Women’s Fund of Omaha hosts Public Policy Power Hour
State Sens. Machaela Cavanaugh of Omaha and Patty Pansing Brooks of Lincoln discussed upcoming legislation with the Women’s Fund of Omaha on Nov. 5. The event, Public Policy Power Hour, is part of a series of online discussions focusing on informing Nebraskans about bills coming up in the next legislative session.
The discussion focused on economic security. Tiffany Seibert Joekel, research and policy director for the Women’s Fund of Omaha, hosted the webinar where Cavanaugh and Pansing Brooks answered questions from participants.
While the Women’s Fund of Omaha focuses primarily on issues specific to women, it focuses on family initiatives as well. Cavanaugh talked about LB290, a bill that would provide paid family and medical leave for workers in Nebraska.
“The essence of what this legislation is intended to do is to create a more welcoming workforce environment for, not only working mothers, but for families and just individuals as a whole,” Cavanaugh said.
LB290 would create a statewide family and medical leave insurance program. It would be funded by contributions from employers that would cover the employee’s wages. The bill has won committee approval and is on general file, awaiting consideration by the full legislature.
“In the greater context of the COVID pandemic, we know paid leave is necessary for everyone to have time to take off work to care for themselves or their loved ones,” said Jill Heggen, communications director for the Women’s Fund of Omaha. “We need to be able to provide an option for workers in Nebraska that is not a choice between going to work and caring for their health. We need a solution. And that’s paid family medical leave.”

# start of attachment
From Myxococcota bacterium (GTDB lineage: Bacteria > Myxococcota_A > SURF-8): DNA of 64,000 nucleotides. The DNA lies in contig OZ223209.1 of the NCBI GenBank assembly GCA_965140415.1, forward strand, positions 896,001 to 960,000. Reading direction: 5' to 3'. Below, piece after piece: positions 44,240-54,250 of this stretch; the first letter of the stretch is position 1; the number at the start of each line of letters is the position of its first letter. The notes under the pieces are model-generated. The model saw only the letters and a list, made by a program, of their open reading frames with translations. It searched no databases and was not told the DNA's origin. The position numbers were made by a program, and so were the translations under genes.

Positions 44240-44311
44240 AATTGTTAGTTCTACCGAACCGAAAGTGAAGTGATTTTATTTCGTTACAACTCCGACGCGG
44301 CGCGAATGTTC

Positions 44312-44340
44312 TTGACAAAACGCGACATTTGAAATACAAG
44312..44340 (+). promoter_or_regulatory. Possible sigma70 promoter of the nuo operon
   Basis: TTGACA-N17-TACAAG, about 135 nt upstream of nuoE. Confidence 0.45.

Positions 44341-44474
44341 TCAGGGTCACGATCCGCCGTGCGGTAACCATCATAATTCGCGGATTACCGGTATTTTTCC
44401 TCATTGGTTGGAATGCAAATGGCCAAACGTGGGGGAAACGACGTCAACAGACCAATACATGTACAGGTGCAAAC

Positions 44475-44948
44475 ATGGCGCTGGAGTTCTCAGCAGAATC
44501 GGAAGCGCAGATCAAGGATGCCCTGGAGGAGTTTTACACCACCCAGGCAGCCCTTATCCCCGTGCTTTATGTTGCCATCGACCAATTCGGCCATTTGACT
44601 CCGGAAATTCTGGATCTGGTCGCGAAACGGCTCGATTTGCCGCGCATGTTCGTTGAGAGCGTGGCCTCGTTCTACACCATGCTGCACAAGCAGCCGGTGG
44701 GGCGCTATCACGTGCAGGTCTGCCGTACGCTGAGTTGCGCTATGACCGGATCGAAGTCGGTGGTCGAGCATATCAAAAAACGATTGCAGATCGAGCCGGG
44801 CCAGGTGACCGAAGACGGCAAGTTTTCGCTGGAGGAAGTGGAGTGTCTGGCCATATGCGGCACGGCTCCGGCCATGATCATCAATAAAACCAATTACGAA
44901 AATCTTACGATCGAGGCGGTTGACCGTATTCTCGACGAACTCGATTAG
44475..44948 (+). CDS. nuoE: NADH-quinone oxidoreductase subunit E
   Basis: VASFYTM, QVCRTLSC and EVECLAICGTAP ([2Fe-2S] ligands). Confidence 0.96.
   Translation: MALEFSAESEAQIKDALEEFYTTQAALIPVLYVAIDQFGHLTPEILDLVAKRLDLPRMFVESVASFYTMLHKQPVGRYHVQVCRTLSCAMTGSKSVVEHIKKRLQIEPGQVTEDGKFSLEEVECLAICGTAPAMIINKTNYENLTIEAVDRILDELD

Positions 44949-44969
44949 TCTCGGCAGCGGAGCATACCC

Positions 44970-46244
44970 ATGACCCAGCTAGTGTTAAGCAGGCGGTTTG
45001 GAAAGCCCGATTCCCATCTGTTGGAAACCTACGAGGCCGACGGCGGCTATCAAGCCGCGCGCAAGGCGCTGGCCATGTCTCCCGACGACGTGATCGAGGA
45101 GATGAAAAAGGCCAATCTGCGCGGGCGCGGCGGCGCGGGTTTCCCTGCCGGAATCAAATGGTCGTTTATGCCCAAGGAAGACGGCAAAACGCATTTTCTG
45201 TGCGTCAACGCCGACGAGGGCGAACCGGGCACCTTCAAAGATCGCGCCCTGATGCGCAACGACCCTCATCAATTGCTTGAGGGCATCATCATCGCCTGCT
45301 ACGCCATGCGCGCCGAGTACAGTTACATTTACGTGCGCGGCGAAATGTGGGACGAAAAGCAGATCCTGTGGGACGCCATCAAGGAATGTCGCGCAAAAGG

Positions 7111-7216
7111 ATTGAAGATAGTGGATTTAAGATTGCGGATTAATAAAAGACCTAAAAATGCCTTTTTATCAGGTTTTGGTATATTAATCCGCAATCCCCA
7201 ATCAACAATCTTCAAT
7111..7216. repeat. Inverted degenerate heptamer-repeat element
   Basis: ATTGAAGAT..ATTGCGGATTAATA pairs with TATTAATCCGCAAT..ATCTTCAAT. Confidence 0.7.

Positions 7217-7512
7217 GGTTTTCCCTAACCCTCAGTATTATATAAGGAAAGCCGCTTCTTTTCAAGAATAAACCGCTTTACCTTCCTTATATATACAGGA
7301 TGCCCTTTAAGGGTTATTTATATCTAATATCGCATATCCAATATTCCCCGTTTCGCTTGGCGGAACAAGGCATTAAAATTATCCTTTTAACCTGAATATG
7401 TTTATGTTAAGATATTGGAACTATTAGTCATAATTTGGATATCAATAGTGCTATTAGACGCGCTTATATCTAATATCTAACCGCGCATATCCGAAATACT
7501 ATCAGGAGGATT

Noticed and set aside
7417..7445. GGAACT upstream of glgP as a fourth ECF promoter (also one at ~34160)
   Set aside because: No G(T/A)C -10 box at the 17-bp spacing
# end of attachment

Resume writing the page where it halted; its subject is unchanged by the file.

Pansing Brooks informed attendees about LB249, a salary history ban. This bill would make it unlawful for an employer to ask about or require a potential worker’s previous salaries in the job application process.
Pansing Brooks explained that because of the wage gap for women, especially women of color, employers might pay women based on their previous salary, not the actual value of their job.
“Since a woman makes less than a man, you can hire this woman who has the same qualifications, but you can get a far better deal,” Pansing Brooks said, continuing her example. “The point isn’t to hire women because we’re a better deal. The point is to pay people appropriately.”
LB249 is still pending in the Business and Labor Committee and has not moved on to general file.
“Pay equity is our goal across the board. That’s what we are really fighting for,” Pansing Brooks said. “But to do that, we have to chip away at some of these barriers that are already set up in the system.”
The Women’s Fund of Omaha works to address gender-based inequalities in Nebraska by advocating for policy solutions and investing grant money into local nonprofits. It started doing these virtual power hours last legislative session as a way to keep citizens informed on relevant public policy issues.
“Our role as the public awareness team has really been to make the information more accessible to people,” Jill Heggen, communications director, said.